Author(s): Werz DB, Ranzinger R, Herget S, Adibekian A, von der Lieth CW,
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Abstract The diversity of three major classes of mammalian carbohydrates, mainly glycolipids and O- and N-linked glycans, deposited in the databank GLYCOSCIENCES.de was subjected to statistical analyses. Size, chain length, and branching complexity were accessed and revealed that the average oligosaccharide is composed of about eight monosaccharide units. About a quarter of all oligosaccharides are strictly linear, and the remainder are branched at least once. Glucosamine, galactose, and mannose are dominating and comprise ~75\% of the monosaccharides within mammalian oligosaccharide frameworks. alpha-Linked sialic acid, alpha-linked fucose, and beta-linked galactose decorate the majority of reducing termini. Glucose as the most abundant carbohydrate in mammals plays only a very minor role within these structures. Particular emphasis was placed on analyzing the way the monosaccharide units are linked within the oligomeric framework. Just 11 monosaccharide connections account for >75\% of all linkages. Thus, the number of structural combinations found in nature, the part of the occupied mammalian glycospace, is much smaller than expected. As a result, a potential set of building blocks for oligosaccharide assembly is presented. This potential building block set was correlated with the accessible 3299 mammalian carbohydrate structures in the GLYCOSCIENCES.de databank. Only 36 building blocks are required to construct 75\% of the 3299 mammalian oligosaccharides.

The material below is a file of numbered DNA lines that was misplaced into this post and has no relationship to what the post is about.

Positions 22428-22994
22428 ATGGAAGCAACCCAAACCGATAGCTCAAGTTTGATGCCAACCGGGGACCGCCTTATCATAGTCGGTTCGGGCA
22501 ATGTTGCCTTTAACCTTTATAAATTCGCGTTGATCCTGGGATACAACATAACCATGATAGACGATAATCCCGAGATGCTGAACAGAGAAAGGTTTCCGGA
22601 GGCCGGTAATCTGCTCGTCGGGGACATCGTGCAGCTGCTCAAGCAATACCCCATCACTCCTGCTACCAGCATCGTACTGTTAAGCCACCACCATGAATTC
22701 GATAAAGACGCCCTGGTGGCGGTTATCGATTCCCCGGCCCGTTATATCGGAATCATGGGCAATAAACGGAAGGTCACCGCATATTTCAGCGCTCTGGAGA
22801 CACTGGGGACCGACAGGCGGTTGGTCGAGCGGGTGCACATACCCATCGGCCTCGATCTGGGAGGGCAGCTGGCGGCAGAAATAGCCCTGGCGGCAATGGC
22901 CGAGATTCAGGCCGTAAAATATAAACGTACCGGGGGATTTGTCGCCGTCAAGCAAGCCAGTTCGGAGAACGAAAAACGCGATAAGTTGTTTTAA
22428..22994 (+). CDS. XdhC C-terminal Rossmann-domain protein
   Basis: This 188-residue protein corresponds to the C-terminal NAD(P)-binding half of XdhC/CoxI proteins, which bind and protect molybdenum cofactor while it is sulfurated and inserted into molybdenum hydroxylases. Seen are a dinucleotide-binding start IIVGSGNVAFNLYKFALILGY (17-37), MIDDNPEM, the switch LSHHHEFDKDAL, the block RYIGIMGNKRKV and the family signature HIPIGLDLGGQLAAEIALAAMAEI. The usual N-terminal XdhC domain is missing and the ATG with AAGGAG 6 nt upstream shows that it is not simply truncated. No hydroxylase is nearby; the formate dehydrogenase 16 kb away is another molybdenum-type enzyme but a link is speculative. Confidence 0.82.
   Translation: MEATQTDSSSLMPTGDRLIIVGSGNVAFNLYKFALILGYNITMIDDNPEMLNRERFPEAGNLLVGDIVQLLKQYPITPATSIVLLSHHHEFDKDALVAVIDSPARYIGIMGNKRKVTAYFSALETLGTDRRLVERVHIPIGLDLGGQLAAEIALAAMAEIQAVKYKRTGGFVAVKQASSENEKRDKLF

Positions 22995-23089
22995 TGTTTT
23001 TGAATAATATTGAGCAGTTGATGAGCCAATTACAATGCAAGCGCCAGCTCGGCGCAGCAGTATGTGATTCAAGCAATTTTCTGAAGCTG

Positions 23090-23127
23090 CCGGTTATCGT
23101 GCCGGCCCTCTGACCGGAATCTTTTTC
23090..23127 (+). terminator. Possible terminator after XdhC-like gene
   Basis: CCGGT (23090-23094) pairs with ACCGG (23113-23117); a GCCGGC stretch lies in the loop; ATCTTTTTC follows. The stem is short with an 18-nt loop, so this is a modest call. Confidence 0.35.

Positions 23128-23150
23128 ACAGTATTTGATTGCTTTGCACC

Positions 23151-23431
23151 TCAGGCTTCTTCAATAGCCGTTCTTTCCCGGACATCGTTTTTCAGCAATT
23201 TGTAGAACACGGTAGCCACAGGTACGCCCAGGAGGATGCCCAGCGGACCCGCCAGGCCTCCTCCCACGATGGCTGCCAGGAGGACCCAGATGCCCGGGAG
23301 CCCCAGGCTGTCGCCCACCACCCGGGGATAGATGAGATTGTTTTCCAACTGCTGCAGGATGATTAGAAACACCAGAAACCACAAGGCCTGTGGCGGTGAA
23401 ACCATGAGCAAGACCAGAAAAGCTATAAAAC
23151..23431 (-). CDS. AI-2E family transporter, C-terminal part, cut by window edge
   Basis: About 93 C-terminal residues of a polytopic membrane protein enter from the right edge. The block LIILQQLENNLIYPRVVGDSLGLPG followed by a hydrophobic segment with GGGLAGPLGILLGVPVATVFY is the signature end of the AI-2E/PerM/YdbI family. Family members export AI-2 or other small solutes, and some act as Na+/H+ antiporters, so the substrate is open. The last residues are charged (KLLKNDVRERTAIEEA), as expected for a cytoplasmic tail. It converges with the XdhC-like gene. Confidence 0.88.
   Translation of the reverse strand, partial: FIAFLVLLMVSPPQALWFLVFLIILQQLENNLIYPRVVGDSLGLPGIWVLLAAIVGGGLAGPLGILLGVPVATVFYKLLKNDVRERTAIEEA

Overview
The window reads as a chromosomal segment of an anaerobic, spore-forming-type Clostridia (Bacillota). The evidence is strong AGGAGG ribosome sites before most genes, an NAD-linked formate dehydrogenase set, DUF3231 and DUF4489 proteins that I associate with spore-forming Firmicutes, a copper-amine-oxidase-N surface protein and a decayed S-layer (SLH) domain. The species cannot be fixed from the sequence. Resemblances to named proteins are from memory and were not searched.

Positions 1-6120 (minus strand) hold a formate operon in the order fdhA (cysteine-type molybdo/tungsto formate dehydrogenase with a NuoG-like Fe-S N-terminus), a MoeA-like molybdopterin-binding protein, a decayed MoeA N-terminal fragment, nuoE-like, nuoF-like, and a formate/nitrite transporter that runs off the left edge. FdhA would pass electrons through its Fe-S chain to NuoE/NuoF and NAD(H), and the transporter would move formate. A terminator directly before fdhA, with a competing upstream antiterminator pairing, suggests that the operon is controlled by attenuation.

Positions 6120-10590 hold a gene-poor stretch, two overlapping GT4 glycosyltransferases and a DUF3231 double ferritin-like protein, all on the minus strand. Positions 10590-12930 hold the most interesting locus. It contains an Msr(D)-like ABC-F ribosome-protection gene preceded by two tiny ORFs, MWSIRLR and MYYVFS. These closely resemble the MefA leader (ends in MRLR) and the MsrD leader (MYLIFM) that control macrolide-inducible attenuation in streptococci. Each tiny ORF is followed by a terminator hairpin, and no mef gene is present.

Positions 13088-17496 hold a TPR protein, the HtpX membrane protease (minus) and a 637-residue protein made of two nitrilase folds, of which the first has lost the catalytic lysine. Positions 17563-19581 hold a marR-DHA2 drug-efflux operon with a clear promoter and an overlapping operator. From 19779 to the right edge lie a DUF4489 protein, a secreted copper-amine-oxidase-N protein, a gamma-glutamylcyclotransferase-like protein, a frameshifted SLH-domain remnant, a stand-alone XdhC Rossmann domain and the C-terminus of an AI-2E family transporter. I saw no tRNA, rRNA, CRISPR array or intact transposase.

This article was published in ACS Chem Biol
and referenced in Journal of Glycobiology